Assessing local and regional economic impacts of climatic extremes and feasibility of adaptation measures in Dutch arable farming systems

V. Diogo*, P. Reidsma, B. Schaap, B. P.J. Andree, E. Koomen

*Corresponding author for this work

Research output: Contribution to JournalArticleAcademicpeer-review


We propose a method that combines local productivity factors, economic factors, crop-specific sensitivity to climatic extremes, and future climate change scenarios, to assess potential impacts of extreme weather events on agricultural production systems. Our assessment is spatially explicit and uses discounted time series of cash flows taking into account expected future impacts on yield and crop quality, to estimate changes in the expected net present value (NPV) of agricultural systems. We assess the economic feasibility of a portfolio of adaptation measures by considering their initial investments, annual costs, and effectiveness in reducing crop damage. We apply the method to investigate potential economic impacts of extreme weather events in arable farming systems in the Netherlands around 2050. We find that the expected increase in extreme weather events frequency can severely affect future productivity potential. Particularly, heat waves, warm winters, and high intensity rainfall are expected to substantially undermine the future economic viability of Dutch arable farming systems. The results indicate considerable differences between regions in terms of vulnerability to climatic extremes: while some regions are severely impacted by all climatic extremes, other regions consistently demonstrate high resilience to increases in extreme event frequency. The findings are robust to a wide range of scenarios and suggest that the interactions between economic factors and management practices (particularly, crop specialisation) are decisive drivers of the economic viability of agricultural systems under more frequent climatic extremes. However, the exact magnitude of the impacts remains highly uncertain, as we do not consider endogenous interactions in market conditions resulting from climate change and socio-economic developments. Nevertheless, crop adaptation measures should be regarded as no-regret strategies, since they alleviate both economic impacts and uncertainty around impact magnitude. The proposed method provides insights in region-specific threats and opportunities that are relevant for stakeholders and policy-makers. This information improves communication on main climate risks at the local and regional levels and contributes to prioritising adaptation strategies.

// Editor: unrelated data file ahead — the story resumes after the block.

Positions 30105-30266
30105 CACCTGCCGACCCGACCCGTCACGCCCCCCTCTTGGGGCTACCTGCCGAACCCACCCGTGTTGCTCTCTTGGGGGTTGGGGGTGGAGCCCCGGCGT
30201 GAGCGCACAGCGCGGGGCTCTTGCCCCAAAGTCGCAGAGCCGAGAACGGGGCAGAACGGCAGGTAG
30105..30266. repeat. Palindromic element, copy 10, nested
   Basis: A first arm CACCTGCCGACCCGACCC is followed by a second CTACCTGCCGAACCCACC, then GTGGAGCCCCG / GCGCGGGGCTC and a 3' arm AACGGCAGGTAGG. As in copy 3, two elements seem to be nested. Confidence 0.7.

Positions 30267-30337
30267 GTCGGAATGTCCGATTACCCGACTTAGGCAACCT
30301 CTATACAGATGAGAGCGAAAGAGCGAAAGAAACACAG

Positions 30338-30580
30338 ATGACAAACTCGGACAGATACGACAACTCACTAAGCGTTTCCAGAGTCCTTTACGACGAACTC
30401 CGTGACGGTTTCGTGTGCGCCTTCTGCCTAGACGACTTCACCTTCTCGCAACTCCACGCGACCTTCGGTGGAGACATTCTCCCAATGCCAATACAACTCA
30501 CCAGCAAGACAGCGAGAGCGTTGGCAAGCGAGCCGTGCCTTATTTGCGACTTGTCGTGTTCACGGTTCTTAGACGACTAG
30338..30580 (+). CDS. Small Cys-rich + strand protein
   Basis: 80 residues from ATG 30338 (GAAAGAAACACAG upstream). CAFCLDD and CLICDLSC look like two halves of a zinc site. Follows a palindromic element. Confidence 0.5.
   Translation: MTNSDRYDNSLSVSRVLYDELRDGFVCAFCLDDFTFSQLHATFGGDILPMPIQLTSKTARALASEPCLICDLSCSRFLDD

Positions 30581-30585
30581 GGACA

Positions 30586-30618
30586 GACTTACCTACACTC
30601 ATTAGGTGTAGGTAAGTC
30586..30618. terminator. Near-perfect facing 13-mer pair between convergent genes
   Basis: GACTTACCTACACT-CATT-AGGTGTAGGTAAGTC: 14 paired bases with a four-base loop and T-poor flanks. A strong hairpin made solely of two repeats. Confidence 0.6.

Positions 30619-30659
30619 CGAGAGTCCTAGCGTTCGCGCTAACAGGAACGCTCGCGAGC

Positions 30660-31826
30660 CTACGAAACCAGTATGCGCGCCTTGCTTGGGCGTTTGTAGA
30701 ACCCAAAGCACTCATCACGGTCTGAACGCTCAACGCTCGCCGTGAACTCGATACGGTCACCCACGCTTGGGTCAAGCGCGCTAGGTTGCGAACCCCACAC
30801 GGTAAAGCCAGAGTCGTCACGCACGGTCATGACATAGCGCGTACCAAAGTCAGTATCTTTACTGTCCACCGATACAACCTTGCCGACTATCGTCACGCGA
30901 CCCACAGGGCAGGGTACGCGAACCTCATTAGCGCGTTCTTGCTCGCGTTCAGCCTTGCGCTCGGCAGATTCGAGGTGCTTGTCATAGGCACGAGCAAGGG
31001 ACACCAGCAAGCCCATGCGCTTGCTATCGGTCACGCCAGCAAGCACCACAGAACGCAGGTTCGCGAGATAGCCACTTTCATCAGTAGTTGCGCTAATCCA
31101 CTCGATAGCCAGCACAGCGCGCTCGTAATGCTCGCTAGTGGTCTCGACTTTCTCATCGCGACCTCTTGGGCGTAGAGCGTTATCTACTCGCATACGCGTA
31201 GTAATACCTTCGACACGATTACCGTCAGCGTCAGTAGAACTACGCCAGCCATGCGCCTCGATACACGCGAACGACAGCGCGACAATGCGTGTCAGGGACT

Original languageEnglish
Pages (from-to)216-229
Number of pages14
JournalAgricultural Systems
Issue numberOctober
Publication statusPublished - 2017


  • Adaptation
  • Arable farming
  • Climate change
  • Extreme weather events
  • Impact assessment
  • Spatial analysis


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